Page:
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Why shouldn’t Ranveer Singh wear a lehenga at his wedding? Lessons more men need to learn from him

Would you be as shocked if Deepika Padukone wore a tuxedo at her reception?

Actors Deepika Padukone and Ranveer Singh announced their much-awaited wedding a few days ago. Naturally, everyone got really excited. Their friends and family, yes, but mostly people on the internet.

For that entire day, the news of their wedding trended across all social media platforms known to humankind, at least in India. Among the many topics discussed, who’s going to wear what on that auspicious day of course topped the list. 

What he wears is confidence: Ranveer Singh is not exactly a stranger to lehengas. (Photo: India Today)

Now, I’m no sartorial expert, but Singh really puts on clothes which I have seen no mainstream Hindi film hero put on before, and waltzes around public platforms with the same air of confidence with which I walk around in my boxer shorts strictly on my terrace.

But from the moment the news of their marriage broke, social media was flooded with jokes about what his choice of attire would be on the big day, and how Deepika and he might end up fighting for the same lehenga. I immediately googled and actually found photographs of Ranveer Singh donning the lehenga, and — as they say on the internet today— he slayed.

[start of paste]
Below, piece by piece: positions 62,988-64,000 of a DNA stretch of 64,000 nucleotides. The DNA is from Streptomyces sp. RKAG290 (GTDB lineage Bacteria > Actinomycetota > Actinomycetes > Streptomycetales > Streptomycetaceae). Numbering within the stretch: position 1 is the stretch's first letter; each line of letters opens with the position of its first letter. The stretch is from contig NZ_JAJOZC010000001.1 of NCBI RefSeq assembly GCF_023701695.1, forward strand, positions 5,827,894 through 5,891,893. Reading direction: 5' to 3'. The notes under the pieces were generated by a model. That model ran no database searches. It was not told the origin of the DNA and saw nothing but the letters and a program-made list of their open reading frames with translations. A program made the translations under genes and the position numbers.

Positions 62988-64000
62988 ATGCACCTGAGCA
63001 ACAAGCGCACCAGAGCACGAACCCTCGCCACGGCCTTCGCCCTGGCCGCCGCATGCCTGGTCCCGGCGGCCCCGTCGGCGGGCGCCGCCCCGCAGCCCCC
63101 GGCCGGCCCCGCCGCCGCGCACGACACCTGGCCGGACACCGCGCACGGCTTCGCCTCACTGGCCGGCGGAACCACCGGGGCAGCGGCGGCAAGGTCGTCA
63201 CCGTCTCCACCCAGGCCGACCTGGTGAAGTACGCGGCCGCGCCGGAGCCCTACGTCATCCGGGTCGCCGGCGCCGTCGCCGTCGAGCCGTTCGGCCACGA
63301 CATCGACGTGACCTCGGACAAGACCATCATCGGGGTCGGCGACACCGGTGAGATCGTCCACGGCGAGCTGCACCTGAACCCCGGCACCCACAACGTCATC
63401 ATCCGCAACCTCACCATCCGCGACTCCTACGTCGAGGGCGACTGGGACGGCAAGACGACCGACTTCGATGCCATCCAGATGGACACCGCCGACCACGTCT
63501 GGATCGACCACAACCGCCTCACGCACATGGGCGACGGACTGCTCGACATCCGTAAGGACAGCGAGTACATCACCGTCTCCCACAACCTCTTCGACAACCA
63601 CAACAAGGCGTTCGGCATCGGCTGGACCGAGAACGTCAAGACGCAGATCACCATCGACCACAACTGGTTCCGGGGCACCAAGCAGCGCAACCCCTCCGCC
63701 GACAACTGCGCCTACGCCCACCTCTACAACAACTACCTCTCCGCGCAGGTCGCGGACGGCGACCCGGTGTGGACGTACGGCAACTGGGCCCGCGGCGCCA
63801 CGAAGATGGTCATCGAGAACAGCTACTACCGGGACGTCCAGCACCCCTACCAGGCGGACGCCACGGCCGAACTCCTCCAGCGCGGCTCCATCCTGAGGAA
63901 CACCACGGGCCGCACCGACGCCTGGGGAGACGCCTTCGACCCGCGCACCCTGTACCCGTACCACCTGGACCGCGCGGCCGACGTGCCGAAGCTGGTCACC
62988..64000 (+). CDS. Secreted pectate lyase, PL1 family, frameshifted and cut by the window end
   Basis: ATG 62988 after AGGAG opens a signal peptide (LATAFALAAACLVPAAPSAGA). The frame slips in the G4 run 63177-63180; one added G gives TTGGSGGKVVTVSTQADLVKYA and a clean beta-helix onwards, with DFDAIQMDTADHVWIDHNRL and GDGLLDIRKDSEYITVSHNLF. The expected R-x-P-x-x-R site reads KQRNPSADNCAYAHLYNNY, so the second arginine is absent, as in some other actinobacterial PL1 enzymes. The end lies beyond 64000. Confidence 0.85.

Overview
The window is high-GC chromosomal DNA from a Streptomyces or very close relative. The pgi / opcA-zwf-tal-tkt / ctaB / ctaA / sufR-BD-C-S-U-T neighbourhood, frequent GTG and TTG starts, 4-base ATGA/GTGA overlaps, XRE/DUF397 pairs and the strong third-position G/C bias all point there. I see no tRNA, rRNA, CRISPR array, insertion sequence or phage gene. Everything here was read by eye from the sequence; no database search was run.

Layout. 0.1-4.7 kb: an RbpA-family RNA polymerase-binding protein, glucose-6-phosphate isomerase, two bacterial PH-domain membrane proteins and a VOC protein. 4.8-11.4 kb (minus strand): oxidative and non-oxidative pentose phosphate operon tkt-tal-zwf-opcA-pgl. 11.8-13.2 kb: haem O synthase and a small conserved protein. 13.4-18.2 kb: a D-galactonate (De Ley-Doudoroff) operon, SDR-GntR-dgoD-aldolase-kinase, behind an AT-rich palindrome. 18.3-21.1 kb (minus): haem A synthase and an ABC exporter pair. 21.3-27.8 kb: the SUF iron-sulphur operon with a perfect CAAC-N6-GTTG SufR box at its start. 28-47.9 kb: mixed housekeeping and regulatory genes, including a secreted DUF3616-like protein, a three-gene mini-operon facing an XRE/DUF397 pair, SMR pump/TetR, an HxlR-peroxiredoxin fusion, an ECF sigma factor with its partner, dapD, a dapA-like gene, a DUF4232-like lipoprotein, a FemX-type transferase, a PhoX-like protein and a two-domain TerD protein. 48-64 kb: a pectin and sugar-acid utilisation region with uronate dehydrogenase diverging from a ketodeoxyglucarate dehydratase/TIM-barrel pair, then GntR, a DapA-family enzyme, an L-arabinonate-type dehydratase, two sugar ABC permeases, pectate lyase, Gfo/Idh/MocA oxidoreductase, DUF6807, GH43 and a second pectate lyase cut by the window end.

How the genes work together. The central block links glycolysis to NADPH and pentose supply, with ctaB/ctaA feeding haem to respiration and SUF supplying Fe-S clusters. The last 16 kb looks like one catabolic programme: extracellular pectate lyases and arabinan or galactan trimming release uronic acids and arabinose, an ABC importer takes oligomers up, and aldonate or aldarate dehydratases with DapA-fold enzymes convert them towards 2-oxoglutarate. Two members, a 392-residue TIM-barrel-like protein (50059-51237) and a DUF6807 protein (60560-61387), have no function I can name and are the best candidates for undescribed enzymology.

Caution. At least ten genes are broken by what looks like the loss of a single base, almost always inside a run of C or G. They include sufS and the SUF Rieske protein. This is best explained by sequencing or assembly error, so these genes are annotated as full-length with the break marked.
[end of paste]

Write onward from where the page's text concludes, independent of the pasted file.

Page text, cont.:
One can argue that this is simply a take on his —for lack of a better word—unconventional sense of style.

But there’s something more deep-seated at work here.

Imagine a scenario where both Deepika and Ranveer turn up at their wedding reception in tuxedos. I doubt anybody would crack a joke about how she stole it from his wardrobe —because a successful woman in a suit is a norm in our subconscious minds.

However, the opposite is an anomaly.

Because a man in clothes traditionally worn by women is challenging the very notion of masculinity that most of us have been conditioned to believe for years.

Sir and his skirts: On different occasions, Ranveer has been known to wear this smart black skirt...

...this 'how to do pinstripes right' manual,

this possibly a palazzo,

and this cross between a towel and a lungi. (Photos: Twitter/India Today)

Now, none of us are born with these belief systems. Left alone in a jungle, a kid may grow up to be the feral child Mowgli, while a thirteen-year-old girl forced to hide in an attic from the Nazis in 1940s Germany could turn into the world’s most famous diarist of all time. We are all organisms shaped by our surroundings, and thus, masculinity, too, is nothing but a social construct. The Oxford Dictionary defines ‘masculinity’ as ‘qualities or attributes regarded as characteristic of men’.

But what this definition doesn’t say is how all these attributes are assigned to a man by his parents, his family, his friends and the society at large in which he is raised.

As toddlers, our toys are separated — the dolls go to the girl child while the cars and guns come to the boys.

A little older and in school, we learn to differentiate between ‘us’ and the ‘other’ by looking at our school uniforms: skirts and salwars for girls (in India) and pants for boys — the same colour scheme for all giving a sense of homogeneity, but at the same time, ‘othering’ one half.